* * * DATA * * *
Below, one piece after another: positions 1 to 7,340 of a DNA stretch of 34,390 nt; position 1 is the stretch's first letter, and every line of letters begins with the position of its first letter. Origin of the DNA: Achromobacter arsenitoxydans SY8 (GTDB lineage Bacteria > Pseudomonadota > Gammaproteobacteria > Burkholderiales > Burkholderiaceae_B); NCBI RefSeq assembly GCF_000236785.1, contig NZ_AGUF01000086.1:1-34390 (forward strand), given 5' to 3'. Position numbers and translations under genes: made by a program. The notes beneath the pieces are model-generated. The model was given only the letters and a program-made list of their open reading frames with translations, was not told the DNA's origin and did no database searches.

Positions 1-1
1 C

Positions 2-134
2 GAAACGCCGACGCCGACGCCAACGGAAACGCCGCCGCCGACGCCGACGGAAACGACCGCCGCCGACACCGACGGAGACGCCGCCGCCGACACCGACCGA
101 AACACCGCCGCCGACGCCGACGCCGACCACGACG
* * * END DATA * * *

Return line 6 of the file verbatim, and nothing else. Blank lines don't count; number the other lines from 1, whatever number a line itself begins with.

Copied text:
101 AACACCGCCGCCGACGCCGACGCCGACCACGACG